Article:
Call it the power of people. Or democracy in action. Just don’t call it ineffective.
A few years ago, Steven Zirinsky thought it would be terrific if his Upper West Side block had historic-looking streetlights instead of the standard-issue (ugly) ones. Zirinsky, who serves on the board of his co-op on West 104th Street, knew that co-ops can attack many projects but also realized that this one was far beyond the board’s reach.
But The West 104th Street Block Association could do something. The coverage area runs from West End Avenue to Riverside Drive and encompasses about 500 households – a mixture of single-family brownstones, rentals, and co-ops. The block association raised roughly $10,000 from neighbors and completed the streetlight project about two years ago.
If you live in New York City, you may want to become part of a block association. These semi-formal organizations are catalysts for a wide range of activities: they host yard sales and holiday parties, plant flowers and trees, lobby politicians and police for security, and get involved in other neighborhood issues. Most raise money through donations from individual residents, boards, and businesses. Some have dues.
Co-op and condo boards can support their block association by contributing money and/or encouraging their residents and shareholders to get active with their time – or their checkbooks. And those who live in co-ops and condos have the most to gain because they have an ownership stake.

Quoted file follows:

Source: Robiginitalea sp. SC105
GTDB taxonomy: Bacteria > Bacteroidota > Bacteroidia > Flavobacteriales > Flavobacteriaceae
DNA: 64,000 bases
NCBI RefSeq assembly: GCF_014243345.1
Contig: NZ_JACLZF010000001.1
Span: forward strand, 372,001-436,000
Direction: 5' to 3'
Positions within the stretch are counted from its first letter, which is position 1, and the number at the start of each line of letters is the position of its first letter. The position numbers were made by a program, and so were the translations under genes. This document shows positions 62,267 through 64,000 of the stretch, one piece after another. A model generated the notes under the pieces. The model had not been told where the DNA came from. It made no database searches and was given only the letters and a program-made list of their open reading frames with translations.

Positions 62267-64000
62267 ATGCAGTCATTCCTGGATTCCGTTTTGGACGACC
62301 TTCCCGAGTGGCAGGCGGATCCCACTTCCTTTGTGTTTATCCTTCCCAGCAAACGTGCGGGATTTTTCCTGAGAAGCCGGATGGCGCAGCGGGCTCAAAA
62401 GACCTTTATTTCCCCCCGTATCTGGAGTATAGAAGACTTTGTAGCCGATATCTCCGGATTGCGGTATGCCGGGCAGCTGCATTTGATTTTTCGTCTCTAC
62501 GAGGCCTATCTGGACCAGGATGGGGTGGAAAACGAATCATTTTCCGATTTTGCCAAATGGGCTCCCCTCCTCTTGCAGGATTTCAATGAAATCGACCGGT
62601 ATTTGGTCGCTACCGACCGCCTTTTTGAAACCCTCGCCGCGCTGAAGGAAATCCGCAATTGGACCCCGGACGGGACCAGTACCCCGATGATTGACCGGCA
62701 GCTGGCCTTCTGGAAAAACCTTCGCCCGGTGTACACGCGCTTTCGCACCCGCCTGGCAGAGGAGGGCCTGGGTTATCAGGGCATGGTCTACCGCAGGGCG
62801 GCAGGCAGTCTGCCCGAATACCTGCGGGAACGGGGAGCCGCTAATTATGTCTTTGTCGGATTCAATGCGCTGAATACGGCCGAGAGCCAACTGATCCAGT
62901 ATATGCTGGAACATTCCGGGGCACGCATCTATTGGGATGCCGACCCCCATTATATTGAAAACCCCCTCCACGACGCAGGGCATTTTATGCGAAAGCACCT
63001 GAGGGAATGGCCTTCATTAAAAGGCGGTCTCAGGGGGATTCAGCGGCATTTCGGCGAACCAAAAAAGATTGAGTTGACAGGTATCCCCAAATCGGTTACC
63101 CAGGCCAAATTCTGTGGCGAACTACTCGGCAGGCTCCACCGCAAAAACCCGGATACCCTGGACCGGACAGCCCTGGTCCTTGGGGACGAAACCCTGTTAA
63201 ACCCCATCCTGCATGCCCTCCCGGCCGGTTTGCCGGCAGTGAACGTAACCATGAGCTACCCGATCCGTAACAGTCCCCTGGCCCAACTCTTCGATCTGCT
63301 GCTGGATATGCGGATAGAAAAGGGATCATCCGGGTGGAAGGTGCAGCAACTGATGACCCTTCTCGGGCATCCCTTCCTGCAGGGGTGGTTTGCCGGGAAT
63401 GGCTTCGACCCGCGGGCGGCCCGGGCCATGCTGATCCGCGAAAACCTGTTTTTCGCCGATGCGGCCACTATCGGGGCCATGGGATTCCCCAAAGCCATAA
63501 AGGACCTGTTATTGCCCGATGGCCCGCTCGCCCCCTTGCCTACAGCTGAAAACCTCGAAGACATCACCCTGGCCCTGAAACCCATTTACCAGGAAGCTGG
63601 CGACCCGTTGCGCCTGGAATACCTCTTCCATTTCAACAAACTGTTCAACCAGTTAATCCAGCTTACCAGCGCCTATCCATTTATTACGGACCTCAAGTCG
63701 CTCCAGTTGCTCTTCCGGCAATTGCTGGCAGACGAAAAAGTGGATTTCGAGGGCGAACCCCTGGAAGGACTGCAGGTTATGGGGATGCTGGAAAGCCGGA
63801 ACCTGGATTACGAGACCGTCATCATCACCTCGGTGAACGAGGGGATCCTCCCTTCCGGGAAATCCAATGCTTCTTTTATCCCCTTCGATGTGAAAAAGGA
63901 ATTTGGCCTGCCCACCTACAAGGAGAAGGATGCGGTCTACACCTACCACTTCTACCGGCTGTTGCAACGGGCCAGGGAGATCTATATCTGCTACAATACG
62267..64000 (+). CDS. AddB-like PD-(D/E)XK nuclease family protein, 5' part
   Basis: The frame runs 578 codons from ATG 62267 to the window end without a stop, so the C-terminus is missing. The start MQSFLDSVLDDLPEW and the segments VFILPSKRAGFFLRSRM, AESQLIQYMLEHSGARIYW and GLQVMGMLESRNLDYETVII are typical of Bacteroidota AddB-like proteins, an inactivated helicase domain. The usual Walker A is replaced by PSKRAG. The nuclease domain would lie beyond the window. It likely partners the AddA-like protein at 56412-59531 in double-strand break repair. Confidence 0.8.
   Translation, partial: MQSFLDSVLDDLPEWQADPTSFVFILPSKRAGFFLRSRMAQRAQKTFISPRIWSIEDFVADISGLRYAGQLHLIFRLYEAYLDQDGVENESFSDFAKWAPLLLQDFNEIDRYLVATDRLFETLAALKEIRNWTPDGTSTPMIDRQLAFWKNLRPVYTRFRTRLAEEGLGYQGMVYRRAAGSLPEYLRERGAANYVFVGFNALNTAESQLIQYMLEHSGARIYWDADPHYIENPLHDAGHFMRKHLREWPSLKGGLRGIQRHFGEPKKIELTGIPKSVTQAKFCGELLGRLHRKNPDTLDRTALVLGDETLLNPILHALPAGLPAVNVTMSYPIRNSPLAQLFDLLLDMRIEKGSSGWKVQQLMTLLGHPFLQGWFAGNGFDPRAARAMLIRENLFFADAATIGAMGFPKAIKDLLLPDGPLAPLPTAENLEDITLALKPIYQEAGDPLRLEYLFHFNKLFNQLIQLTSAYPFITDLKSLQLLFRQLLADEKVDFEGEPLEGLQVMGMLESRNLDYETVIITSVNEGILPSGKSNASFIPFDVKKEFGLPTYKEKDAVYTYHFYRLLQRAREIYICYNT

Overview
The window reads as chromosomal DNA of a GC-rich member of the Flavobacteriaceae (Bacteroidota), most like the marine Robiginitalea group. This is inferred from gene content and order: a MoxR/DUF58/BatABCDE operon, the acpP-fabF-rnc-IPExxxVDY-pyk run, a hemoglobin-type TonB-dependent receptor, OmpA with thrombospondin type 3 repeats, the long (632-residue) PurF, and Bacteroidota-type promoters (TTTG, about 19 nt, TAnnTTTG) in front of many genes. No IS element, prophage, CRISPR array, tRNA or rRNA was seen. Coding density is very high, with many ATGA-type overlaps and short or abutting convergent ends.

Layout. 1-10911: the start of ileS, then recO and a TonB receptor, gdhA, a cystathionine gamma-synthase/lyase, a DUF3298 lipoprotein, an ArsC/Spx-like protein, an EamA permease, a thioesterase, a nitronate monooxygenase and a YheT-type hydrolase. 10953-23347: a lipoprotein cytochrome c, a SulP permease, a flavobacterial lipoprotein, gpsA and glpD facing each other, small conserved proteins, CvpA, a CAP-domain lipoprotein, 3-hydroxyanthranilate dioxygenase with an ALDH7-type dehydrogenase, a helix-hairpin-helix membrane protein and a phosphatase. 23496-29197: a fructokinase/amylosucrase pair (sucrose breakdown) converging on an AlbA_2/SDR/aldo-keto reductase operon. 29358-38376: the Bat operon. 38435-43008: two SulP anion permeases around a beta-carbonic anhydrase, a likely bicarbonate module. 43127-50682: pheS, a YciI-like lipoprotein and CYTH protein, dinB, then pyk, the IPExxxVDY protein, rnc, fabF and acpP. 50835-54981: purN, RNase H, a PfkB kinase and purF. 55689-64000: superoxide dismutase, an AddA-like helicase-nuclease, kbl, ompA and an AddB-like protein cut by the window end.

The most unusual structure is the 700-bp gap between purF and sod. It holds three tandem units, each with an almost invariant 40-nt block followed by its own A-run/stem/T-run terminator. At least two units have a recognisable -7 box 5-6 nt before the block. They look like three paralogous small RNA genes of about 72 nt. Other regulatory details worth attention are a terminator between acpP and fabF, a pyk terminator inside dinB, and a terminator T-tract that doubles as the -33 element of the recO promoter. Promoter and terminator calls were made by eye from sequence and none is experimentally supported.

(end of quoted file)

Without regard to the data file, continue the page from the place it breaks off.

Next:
“The homeowners are the ones who should be the most involved because it is more to their advantage to make the block as beautiful and as safe as it can be,” says Richard Eric Weigle, president of the Grove Street Block Association (GSBA) in Greenwich Village. Weigle’s group spends a great deal of time, energy, and money on beautification objectives such as tree and flower plantings and repair projects.
“All of this directly impacts real estate values,” says Weigle, who has lived in the same rent-stabilized apartment for 33 years. “I expect a lot more from the co-op and condo owners than the renters,” Weigle observes with a laugh. He says that he tells them: “If you don’t want to work, then write me a check, if you don’t have the money, you should [donate some time and] help me.”
Margery Reifler, who previously served on the board at her co-op at 2 Grove Street, is active in the GSBA and notes that one of the advantages of a block association is the strength in numbers. If there is a problem on the block concerning a noisy bar, or crime or safety, or a questionable development, the block association carries more weight with officials than an individual or single property does.
“The clout we have as a group goes a long way,” Reifler says. To that end, she notes that her local association is also a member of an umbrella group, The Greenwich Village Block Associations, which encompasses about 35 associations in that area. “Our power is incredibly expanded because of that.”
The umbrella group has been key in securing donations from movie production companies that shoot films in the area, says Reifler, who adds that the group has sent out e-mails to residents alerting them to upcoming inconveniences that will be caused by the filming.